Fraser

Add friend
Sign in to Goodreads to learn more about Fraser.

https://www.goodreads.com/frasermac

The Weight of Glory
Fraser is currently reading
bookshelves: currently-reading
Rate this book
Clear rating

 
A Concise Guide t...
Rate this book
Clear rating

 
Shantaram
Fraser is currently reading
bookshelves: currently-reading
Rate this book
Clear rating

 
See all 4 books that Fraser is reading…

Fraser’s Recent Updates

Fraser wants to read
Making Comics by Lynda Barry
Rate this book
Clear rating
Fraser wants to read
Buy Then Build by Walker Deibel
Rate this book
Clear rating
Fraser finished reading
Blood Song by Anthony Ryan
Blood Song (Raven's Shadow, #1)
by Anthony Ryan (Goodreads Author)
Read 2 times
Rate this book
Clear rating
Fraser rated a book liked it
Blood Song by Anthony Ryan
Blood Song (Raven's Shadow, #1)
by Anthony Ryan (Goodreads Author)
Read 2 times
Rate this book
Clear rating
Fraser wants to read
Under the Banner of Heaven by Jon Krakauer
Rate this book
Clear rating
Fraser wants to read
The Looming Tower by Lawrence Wright
Rate this book
Clear rating
Fraser is currently reading
Blood Song by Anthony Ryan
Blood Song (Raven's Shadow, #1)
by Anthony Ryan (Goodreads Author)
Reading for the 2nd time
Rate this book
Clear rating
Fraser rated a book it was amazing
The Wise Man's Fear by Patrick Rothfuss
Rate this book
Clear rating
Fraser wants to read
Venture Deals by Brad Feld
Venture Deals
by Brad Feld (Goodreads Author)
Rate this book
Clear rating
Fraser is currently reading
The Weight of Glory by C.S. Lewis
Rate this book
Clear rating
More of Fraser's books…
Douglas Adams
“In astrology the rules happen to be about stars and planets, but they could be about ducks and drakes for all the difference it would make. It's just a way of thinking about a problem which lets the shape of that problem begin to emerge. The more rules, the tinier the rules, the more arbitrary they are, the better. It's like throwing a handful of fine graphite dust on a piece of paper to see where the hidden indentations are. It lets you see the words that were written on the piece of paper above it that's now been taken away and hidden. The graphite's not important. It's just the means of revealing the indentations. So you see, astrology's nothing to do with astronomy. It's just to do with people thinking about people.”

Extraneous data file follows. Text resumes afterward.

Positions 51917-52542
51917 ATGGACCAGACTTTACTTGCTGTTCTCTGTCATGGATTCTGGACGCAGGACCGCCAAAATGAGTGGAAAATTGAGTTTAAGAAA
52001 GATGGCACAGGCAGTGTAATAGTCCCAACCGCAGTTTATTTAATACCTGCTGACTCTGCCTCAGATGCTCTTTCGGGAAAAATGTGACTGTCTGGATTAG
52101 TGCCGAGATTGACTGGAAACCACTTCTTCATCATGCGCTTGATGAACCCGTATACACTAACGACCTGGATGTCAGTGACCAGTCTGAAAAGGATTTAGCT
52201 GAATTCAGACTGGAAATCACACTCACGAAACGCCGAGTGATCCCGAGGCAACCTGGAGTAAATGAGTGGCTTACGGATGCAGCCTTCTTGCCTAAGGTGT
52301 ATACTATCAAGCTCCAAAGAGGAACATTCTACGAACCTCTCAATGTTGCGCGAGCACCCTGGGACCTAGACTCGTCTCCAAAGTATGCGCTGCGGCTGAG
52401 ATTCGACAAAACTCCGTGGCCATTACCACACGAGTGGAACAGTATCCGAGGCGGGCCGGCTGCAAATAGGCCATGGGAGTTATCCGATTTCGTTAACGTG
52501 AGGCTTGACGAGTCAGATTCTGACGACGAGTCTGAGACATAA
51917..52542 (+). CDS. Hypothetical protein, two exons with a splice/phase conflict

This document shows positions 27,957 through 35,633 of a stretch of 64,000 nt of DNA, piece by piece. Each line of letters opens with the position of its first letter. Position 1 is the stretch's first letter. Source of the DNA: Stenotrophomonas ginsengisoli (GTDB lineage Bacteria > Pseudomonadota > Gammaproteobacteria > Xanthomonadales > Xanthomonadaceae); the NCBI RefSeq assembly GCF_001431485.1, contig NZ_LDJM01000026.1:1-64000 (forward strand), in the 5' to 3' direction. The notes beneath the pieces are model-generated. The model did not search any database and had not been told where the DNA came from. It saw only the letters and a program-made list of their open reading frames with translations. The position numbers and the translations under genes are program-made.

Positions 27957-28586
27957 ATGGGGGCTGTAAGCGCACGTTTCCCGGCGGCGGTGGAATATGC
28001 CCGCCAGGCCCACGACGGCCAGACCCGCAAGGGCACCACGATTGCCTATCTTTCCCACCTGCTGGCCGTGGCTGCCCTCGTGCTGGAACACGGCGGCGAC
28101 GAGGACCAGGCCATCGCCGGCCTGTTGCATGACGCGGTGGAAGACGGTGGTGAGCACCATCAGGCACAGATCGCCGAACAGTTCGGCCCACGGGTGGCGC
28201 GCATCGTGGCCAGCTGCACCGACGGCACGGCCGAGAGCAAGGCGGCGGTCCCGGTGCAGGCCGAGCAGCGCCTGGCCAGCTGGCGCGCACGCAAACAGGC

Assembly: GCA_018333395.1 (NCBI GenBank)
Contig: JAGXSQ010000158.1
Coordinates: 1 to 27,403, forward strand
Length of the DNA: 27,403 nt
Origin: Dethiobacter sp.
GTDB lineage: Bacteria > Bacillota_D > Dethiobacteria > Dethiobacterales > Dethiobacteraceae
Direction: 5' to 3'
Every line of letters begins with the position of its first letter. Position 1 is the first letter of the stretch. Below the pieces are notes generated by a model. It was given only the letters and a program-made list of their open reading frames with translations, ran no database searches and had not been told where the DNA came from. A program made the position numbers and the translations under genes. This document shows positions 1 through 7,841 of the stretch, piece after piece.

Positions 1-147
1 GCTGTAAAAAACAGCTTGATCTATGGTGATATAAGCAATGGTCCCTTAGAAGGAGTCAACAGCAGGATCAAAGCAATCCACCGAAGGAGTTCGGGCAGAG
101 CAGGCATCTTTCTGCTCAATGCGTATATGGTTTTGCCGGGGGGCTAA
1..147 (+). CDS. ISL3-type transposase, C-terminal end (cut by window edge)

Douglas Adams, Mostly Harmless

Terry Pratchett
“O: You’re quite a writer. You’ve a gift for language, you’re a deft hand at plotting, and your books seem to have an enormous amount of attention to detail put into them. You’re so good you could write anything. Why write fantasy?

Pratchett: I had a decent lunch, and I’m feeling quite amiable. That’s why you’re still alive. I think you’d have to explain to me why you’ve asked that question.

O: It’s a rather ghettoized genre.

P: This is true. I cannot speak for the US, where I merely sort of sell okay. But in the UK I think every book— I think I’ve done twenty in the series— since the fourth book, every one has been one the top ten national bestsellers, either as hardcover or paperback, and quite often as both. Twelve or thirteen have been number one. I’ve done six juveniles, all of those have nevertheless crossed over to the adult bestseller list. On one occasion I had the adult best seller, the paperback best-seller in a different title, and a third book on the juvenile bestseller list. Now tell me again that this is a ghettoized genre.